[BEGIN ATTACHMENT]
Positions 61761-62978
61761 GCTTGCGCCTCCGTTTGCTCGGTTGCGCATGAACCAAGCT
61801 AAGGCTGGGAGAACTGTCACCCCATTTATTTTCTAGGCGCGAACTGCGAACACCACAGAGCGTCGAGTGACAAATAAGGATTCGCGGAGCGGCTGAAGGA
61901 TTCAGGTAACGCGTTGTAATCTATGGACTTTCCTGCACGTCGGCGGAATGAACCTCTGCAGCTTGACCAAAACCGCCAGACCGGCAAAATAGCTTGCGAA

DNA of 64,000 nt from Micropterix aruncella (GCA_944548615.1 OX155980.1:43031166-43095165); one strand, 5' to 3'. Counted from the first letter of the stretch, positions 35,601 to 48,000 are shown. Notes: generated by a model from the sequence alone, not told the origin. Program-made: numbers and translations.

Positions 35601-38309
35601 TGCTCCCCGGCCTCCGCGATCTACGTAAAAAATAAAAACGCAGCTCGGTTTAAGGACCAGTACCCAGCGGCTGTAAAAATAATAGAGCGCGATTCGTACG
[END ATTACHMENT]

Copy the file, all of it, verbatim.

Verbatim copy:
Positions 61761-62978
61761 GCTTGCGCCTCCGTTTGCTCGGTTGCGCATGAACCAAGCT
61801 AAGGCTGGGAGAACTGTCACCCCATTTATTTTCTAGGCGCGAACTGCGAACACCACAGAGCGTCGAGTGACAAATAAGGATTCGCGGAGCGGCTGAAGGA
61901 TTCAGGTAACGCGTTGTAATCTATGGACTTTCCTGCACGTCGGCGGAATGAACCTCTGCAGCTTGACCAAAACCGCCAGACCGGCAAAATAGCTTGCGAA

DNA of 64,000 nt from Micropterix aruncella (GCA_944548615.1 OX155980.1:43031166-43095165); one strand, 5' to 3'. Counted from the first letter of the stretch, positions 35,601 to 48,000 are shown. Notes: generated by a model from the sequence alone, not told the origin. Program-made: numbers and translations.

Positions 35601-38309
35601 TGCTCCCCGGCCTCCGCGATCTACGTAAAAAATAAAAACGCAGCTCGGTTTAAGGACCAGTACCCAGCGGCTGTAAAAATAATAGAGCGCGATTCGTACG